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Age discrimination did not taint constructive unfair dismissal

Posted on 10th June 2014
Case law

Whilst the employment tribunal found discriminatory comments had been made they did not mean that Mr C's constructive unfair dismissal was also discriminatory.

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the discriminatory comments were ‘trivial (not material)...’ and ... had not contributed to the ... unfair dismissal

Clements v Lloyds Banking PLC [2014] EAT

The Facts

Mr C was employed by Lloyds as Head of Business Continuity. Mr C reported to Mr S.

On 5 January 2012 Mr S discussed with Mr C concerns about his recent performance and suggested that he should move to a different role within Lloyds. Mr C alleged, during the discussion, Mr S twice said ‘you’re not 25 anymore’. Following this conversation Mr C unsuccessfully raised a grievance and Mr B, someone close to Mr C's age, was appointed as Head of Business Continuity. Mr C resigned on 12 July 2012, giving notice. 

Mr C brought claims of age discrimination and constructive unfair dismissal.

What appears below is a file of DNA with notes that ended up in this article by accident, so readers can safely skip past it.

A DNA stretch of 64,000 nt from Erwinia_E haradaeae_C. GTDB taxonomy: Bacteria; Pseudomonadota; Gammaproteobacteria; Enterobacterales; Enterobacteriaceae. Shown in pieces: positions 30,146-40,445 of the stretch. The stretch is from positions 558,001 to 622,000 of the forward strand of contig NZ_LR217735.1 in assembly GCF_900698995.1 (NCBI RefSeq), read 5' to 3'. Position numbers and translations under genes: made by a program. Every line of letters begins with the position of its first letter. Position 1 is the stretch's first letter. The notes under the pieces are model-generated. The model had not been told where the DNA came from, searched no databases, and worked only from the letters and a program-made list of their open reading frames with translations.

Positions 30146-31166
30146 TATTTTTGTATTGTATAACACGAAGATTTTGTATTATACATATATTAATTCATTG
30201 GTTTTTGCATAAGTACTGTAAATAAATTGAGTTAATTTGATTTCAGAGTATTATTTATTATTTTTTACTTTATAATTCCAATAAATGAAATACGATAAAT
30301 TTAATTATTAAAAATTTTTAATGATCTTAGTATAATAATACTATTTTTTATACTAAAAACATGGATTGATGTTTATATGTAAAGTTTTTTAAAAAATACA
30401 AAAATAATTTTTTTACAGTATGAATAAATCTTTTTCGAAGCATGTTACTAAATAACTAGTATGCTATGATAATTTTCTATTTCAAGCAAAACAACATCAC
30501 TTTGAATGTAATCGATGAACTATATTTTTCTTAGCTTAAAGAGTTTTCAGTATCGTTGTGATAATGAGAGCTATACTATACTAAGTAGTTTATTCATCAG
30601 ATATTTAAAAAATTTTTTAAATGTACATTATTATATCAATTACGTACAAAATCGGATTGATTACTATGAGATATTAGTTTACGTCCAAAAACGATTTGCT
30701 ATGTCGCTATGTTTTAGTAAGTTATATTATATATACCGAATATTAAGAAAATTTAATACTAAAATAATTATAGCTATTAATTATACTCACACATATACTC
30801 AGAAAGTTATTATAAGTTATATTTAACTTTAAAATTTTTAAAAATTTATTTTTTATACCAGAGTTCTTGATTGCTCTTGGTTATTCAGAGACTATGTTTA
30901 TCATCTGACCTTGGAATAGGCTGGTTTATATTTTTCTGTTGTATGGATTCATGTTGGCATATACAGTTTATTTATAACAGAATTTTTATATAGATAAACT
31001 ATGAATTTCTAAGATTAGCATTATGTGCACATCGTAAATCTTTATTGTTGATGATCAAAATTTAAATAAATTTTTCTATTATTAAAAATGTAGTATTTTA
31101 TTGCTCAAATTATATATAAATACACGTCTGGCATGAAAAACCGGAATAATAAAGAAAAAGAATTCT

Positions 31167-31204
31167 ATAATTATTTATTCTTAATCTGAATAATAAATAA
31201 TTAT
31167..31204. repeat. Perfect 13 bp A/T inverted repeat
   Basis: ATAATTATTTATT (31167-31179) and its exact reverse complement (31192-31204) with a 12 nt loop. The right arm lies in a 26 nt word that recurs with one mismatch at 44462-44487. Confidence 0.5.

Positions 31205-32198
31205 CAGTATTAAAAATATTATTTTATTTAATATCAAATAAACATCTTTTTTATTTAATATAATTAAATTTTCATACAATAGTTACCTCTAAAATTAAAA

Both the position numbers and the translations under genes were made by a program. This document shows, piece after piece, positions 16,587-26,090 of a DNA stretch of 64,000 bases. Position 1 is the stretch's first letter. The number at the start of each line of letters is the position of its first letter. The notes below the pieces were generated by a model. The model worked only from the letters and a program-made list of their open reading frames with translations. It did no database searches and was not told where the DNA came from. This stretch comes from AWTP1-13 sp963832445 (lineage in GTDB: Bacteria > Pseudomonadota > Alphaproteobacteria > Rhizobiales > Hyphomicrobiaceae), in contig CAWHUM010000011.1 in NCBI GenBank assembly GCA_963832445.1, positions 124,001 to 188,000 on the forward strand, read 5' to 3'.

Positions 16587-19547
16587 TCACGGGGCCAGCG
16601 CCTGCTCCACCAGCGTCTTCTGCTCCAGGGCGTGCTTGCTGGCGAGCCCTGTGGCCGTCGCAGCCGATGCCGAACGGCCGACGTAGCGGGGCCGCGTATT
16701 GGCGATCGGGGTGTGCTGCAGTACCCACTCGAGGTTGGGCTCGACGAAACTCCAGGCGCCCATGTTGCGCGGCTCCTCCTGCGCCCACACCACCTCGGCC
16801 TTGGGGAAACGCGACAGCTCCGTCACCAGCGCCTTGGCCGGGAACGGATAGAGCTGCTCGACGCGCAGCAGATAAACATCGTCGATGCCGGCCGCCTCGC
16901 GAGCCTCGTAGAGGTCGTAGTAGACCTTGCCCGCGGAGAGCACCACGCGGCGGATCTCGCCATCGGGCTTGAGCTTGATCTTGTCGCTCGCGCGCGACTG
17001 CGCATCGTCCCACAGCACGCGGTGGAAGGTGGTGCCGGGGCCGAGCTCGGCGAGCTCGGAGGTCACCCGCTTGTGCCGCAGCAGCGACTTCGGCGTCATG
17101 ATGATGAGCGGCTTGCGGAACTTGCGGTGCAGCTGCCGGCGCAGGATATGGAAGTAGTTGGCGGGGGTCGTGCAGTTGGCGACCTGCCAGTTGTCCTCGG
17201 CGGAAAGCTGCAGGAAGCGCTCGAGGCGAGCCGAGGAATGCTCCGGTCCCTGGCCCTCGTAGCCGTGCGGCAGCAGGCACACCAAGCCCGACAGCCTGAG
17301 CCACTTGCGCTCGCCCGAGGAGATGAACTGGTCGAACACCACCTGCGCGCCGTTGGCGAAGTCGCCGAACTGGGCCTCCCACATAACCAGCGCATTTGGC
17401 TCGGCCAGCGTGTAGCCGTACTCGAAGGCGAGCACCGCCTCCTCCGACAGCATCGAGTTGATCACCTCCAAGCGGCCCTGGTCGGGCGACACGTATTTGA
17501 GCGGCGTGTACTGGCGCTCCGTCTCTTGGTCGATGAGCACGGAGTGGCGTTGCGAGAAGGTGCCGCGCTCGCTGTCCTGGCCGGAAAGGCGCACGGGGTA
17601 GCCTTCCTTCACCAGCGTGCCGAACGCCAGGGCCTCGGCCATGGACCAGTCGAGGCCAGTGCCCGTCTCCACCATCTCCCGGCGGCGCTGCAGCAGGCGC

The Decision

The employment tribunal found:

  • the comments ‘You’re not 25 anymore’ were direct age discrimination.  They would not have been made had Mr C been younger and they were detrimental.
  • that Mr C had been constructively and unfairly dismissed, in part because of Mr S’s approach to the discussion with Mr C.
  • that the discriminatory comments were ‘trivial (not material) in the cumulative course of conduct’ leading to Mr C's resignation and had not contributed to (or tainted) the constructive unfair dismissal. The dismissal itself was not, therefore, discriminatory.
The EAT agreed. 

In Practice

This is a rare case where discrimination took place but was found not to have contributed to the dismissal.

It will be comforting to employers that some acts of discrimination can be so trivial that they will not, by themselves or as part of a course of conduct, render a dismissal discriminatory. The significance for both Lloyds and Mr C was that the compensatory award was capped at the statutory maximum (then £72,300). Had the discrimination been found to have contributed to the dismissal, the award would have been uncapped.   

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